Medical, surgical, and health outcomes of gastrostomy feeding

Title

Medical, surgical, and health outcomes of gastrostomy feeding

Creator

Craig GM; Carr LJ; Cass H; Hastings RP; Lawson M; Reilly S; Ryan M; Townsend J; Spitz L

Publisher

Developmental Medicine And Child Neurology

Date

2006

Subject

Child; Female; Humans; Male; Prospective Studies; Health Status; Psychology; adolescent; Preschool; infant; Nutritional Status; Nutritional Failure; Anthropometry; disabled children; Cognition Disorders/epidemiology; Diet Records; Gastrostomy/statistics & numerical data; Motor Skills Disorders/epidemiology; Postoperative Complications/epidemiology

Description

A prospective controlled study with repeated measures before and after surgery examined the medical, surgical, and health outcomes of gastrostomy for children with disabilities at a tertiary paediatric referral centre in the North Thames area, UK. Anthropometric measures included weight, mid-upper-arm and head circumference. Five-day prospective food diaries were completed and data on physical health and surgical outcomes recorded. Seventy-six children participated and underwent gastrostomy (44 males, 32 females; median age 3 y 4 mo, range 4 mo-17 y 5 mo), and 35/76 required an anti-reflux procedure. Categories of disability were: cerebral palsy (32/76), syndrome of chromosomal or other genetic origin (25/76), slowly progressive degenerative disease (11/76), and unconfirmed diagnosis (8/76). Most children had gross motor difficulties (99%) and were non-ambulant (83%). Oromotor problems were identified in 78% of children, 69% aspirated, and 65% were fed nasogastrically before surgery. The mean weight before surgery was -2.84 standard deviation score (SDS; SD 2.21, range -9.8 to 3.4). Two-thirds of children achieved catch-up growth postoperatively: weight-for-age (mean difference 0.51 SDS, 95% CI 0.23-0.79, p=0.001) and mid-upper arm circumference (mean difference 1.12 cm, 95% confidence interval 0.50-1.75, p=0.001). Health gains included a reduction in drooling, secretions, vomiting, and constipation. Major surgical complications were found in 13/74 children. The study provides evidence that catch-up growth and health gains are possible following gastrostomy.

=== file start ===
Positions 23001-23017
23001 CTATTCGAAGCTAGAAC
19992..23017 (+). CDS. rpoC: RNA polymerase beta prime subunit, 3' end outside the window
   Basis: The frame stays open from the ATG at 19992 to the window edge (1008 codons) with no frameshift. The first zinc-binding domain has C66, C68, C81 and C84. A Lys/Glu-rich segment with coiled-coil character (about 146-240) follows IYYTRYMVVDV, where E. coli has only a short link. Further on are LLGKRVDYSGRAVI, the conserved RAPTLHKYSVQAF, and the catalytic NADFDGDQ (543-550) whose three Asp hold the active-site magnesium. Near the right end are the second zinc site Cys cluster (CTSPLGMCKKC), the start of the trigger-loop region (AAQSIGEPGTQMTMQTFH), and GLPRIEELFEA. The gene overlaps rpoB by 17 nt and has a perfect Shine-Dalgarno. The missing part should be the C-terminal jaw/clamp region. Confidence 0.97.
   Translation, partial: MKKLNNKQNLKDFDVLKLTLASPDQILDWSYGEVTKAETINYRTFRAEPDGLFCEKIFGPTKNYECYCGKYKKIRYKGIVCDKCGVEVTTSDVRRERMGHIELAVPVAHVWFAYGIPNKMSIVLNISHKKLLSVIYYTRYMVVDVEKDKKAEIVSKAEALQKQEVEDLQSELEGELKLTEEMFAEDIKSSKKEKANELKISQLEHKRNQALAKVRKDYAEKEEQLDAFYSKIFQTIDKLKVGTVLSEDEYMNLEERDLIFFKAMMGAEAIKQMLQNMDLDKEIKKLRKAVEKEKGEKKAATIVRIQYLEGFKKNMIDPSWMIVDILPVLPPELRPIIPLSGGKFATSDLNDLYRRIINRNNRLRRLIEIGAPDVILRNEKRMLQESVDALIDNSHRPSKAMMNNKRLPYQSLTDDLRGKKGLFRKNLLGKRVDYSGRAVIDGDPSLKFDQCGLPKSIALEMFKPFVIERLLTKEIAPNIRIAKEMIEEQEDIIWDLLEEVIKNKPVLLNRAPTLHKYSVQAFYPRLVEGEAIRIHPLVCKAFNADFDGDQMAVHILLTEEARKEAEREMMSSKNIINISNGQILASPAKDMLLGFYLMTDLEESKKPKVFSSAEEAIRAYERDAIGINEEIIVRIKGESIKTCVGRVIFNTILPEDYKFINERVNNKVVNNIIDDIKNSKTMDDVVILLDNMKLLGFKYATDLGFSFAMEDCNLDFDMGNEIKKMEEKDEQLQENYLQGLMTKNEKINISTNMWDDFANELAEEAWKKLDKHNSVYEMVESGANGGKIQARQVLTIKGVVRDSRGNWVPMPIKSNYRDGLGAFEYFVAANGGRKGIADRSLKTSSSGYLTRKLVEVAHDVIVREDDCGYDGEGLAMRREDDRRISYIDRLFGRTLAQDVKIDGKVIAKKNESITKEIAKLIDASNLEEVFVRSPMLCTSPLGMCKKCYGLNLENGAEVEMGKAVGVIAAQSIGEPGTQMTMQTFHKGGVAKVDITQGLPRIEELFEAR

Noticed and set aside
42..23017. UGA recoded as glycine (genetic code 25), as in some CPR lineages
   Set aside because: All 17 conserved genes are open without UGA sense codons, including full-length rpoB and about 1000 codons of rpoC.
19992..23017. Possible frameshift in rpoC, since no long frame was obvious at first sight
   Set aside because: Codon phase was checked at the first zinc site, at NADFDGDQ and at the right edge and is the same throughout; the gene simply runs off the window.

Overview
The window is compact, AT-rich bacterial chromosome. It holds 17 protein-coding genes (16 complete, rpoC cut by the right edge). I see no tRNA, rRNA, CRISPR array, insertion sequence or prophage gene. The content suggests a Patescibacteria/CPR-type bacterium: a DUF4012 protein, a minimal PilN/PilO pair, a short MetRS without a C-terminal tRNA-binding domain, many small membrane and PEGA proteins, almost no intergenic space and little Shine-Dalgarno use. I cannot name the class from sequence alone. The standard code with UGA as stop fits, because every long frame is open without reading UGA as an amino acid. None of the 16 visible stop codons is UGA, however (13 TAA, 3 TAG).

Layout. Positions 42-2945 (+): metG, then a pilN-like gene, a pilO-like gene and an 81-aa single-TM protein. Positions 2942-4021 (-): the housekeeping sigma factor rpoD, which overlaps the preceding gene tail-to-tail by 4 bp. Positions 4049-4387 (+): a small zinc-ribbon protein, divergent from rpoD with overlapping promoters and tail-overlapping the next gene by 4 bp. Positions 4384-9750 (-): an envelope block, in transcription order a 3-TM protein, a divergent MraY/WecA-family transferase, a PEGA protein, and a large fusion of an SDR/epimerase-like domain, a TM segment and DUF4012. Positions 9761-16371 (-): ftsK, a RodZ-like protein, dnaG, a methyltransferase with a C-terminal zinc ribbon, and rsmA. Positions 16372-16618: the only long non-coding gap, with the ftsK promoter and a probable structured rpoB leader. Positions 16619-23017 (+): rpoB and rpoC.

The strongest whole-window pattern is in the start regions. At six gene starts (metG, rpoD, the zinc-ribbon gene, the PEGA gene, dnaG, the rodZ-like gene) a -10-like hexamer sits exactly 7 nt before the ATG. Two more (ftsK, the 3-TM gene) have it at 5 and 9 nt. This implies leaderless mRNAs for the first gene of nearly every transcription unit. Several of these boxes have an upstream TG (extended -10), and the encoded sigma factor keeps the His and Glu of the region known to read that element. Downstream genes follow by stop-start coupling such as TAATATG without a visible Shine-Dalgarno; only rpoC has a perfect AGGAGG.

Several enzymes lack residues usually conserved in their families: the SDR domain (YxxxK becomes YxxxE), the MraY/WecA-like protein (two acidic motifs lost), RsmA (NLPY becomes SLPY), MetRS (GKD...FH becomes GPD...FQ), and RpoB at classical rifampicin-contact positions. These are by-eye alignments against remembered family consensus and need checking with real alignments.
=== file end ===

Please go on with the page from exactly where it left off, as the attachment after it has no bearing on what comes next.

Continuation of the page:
2006

Rights

Article information provided for research and reference use only. PedPalASCNET does not hold any rights over the resource listed here. All rights are retained by the journal listed under publisher and/or the creator(s).

Type

Journal Article

Citation List Month

Backlog

Pages

353-360

Issue

5

Volume

48

Citation

Craig GM; Carr LJ; Cass H; Hastings RP; Lawson M; Reilly S; Ryan M; Townsend J; Spitz L, “Medical, surgical, and health outcomes of gastrostomy feeding,” Pediatric Palliative Care Library, accessed September 26, 2021, https://pedpalascnetlibrary.omeka.net/items/show/13646.

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